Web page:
Researchers think they may have found Amelia Earhart's airplane Electra near a tiny uninhabited island in the southwestern Pacific, more than 75 years after the legendary aviator disappeared.
The International Group for Historic Aircraft Recovery (TIGHAR), which has been investigating the disappearance of Earhart and her airplane for decades, found an "anomaly" via sonar image at the depth of about 600 feet off Nikumaroro Island in the small South Seas republic of Kiribati.
The island is about 350 miles southeast of Howland Island, which was Earhart's target destination when she disappeared in July 1937, Fox News reports
The sonar image TIGHAR researchers have taken of the area shows a strong return of a narrow object about 22 feet long near the base of a cliff under the ocean.
"What initially got our attention is that there is no other sonar return like it in the entire body of data collected," said Ric Gillespie, executive director of TIGHAR. "It is truly an anomaly, and when you're looking for man-made objects against a natural background, anomalies are good."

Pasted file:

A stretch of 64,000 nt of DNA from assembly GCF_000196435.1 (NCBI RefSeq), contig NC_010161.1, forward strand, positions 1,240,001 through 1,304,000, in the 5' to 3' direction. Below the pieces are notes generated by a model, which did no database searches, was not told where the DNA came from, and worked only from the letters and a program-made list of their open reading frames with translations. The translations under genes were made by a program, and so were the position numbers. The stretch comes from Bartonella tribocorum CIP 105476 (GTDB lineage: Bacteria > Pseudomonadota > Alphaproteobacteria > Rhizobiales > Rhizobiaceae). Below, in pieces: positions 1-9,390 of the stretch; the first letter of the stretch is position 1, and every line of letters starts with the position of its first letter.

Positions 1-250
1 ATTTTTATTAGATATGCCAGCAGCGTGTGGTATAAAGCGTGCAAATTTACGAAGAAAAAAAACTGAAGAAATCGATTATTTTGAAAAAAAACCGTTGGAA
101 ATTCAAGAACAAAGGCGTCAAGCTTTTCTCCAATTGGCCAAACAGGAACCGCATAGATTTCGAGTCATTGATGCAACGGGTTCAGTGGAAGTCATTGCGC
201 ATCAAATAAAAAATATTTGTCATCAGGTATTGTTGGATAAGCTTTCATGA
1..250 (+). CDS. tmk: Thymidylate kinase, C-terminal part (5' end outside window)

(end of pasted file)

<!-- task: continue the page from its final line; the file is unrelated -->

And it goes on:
Based on previously discovered artifacts, TIGHAR researchers believe Earhart and her navigator, Fred Noonan, made an emergency landing on the island. They believe the two survived the landing and became castaways on the uninhabited atoll, which lacked fresh water, until they died. The atoll is an unwelcoming place, a blistering hot coral reef surrounding a salt-water lagoon, according to researchers.
The image was collected when Gillespie's crew attempted to search for the plane using an Autonomous Underwater Vehicle and a Remote Operated Vehicle in July 2012. It was not discovered until they reviewed the collected material after returning from that trip.
The only way to know for sure if it is indeed Earhart's plane is send out another expedition to the island, which is an expensive project for the nonprofit organization.
"We currently project that it will take nearly $3 million to put together an expedition that can do what needs to be done. It's a lot of money, but it's a small price to pay for finding Amelia," Gillespie said.
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